- If the owners are having a hard time paying their fees, they may also be having a hard time paying their mortgages. A bank may not be so forgiving, and could attempt to force the sale of a unit where the mortgage falls into arrears. By taking the appropriate steps, a condominium corporation can significantly improve its priority position, with respect to the collection of sale proceeds.
- The failure to pay condominium fees will result in a default of the unit owner’s mortgage. The Act makes it an implied term of every mortgage registered on a condominium unit that the owner's default in the obligation to contribute to the common expense fund and reserve fund constitutes a default under the mortgage. This means regardless of whether the unit owner is current with the mortgage, the bank can still commence foreclosure proceedings.
- Finally, by registering a lien, board members and property managers are protecting the debt owing to the condominium corporation. A condominium corporation can only run smoothly if there is enough money in the bank to pay the bills. By ensuring timely collection, and having a policy in place to enforce collection, there will be fewer disruptions with the day-to-day operations of the common property.
Any policy of collection should contain certain specific elements. The exact nature of each board's collection policy will depend on the unique situation of that condominium corporation. However, there are some common themes that will help to make a collection policy successful.
The board will want to consider a timeframe for collection and filing a lien. Thirty days in arrears may be too short, but extend longer than 90 days, and the board or property manager might have a hard time collecting from unit owners. A good policy will also have a point of contact for all fee collections. In most cases, this should be the property manager who is contracted to run the day to day operations of the condominium corporation. In some situations, it may be appropriate to give the property manager delegated authority in relation to the policy to effect the collection efforts. Finally, a board may want to consider what happens when a unit owner is habitually late in paying the condominium fees. A policy may provide for an accelerated timeframe to begin the lien process if a unit owner has been late more than three times in a six month time frame, or are liened twice in any twelve month period. There are many options for setting such a policy.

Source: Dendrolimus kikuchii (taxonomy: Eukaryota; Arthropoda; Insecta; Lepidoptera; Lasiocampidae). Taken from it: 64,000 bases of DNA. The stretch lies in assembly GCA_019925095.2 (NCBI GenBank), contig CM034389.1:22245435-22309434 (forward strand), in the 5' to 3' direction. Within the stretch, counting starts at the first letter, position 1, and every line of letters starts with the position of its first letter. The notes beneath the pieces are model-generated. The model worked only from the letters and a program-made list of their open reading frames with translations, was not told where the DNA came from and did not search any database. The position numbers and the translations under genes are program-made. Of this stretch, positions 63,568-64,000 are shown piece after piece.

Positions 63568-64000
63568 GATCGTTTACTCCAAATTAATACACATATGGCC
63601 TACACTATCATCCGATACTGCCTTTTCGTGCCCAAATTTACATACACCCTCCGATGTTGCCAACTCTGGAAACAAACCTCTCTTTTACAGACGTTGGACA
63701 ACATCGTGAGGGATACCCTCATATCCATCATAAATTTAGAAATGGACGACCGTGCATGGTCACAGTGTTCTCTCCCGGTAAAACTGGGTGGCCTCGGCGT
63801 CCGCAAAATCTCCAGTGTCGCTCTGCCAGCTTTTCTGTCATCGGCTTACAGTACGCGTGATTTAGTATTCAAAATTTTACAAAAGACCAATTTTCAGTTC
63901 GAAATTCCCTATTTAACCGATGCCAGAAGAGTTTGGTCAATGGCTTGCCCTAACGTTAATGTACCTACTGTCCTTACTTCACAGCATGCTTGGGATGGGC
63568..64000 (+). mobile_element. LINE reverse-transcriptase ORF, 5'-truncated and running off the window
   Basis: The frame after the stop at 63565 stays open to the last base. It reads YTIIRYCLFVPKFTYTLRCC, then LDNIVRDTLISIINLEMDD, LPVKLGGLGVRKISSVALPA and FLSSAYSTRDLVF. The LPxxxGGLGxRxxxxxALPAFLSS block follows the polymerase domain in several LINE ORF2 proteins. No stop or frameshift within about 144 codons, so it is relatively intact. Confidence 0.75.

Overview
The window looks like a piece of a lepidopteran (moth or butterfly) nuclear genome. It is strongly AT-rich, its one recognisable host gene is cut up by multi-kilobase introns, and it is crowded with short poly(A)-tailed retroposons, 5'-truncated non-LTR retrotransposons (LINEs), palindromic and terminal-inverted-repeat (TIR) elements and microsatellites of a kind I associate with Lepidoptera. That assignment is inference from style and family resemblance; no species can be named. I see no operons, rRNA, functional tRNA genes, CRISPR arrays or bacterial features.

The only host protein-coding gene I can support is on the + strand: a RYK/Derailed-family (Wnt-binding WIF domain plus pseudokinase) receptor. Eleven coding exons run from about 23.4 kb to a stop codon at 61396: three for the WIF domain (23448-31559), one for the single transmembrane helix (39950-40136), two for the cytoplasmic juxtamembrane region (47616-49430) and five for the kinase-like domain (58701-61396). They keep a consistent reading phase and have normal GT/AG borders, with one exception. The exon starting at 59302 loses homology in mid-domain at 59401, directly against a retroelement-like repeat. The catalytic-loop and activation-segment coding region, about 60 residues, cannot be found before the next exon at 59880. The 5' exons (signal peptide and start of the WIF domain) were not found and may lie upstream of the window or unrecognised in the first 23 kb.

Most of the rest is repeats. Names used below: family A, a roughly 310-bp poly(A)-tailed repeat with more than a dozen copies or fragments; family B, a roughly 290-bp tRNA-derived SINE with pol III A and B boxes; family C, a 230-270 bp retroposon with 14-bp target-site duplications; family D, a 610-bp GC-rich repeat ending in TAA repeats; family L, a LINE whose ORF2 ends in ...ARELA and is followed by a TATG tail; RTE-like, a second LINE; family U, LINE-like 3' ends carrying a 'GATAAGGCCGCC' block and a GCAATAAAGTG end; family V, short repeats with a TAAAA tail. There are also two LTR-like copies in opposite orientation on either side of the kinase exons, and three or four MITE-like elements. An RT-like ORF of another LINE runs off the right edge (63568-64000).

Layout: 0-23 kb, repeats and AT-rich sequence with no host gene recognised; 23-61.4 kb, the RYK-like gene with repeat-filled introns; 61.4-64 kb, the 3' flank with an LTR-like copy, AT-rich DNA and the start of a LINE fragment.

Irrespective of any policy, directors and property managers will continue to encounter owners that are delinquent in their fees. As a board member or fee collector, it is your duty to ensure the fees are collected and the condominium corporation can pay its bills. Setting a policy and learning the remedies available to a condominium corporation are two key factors to expedite this process and avoid both the heartache and headache that can come with late fee payments.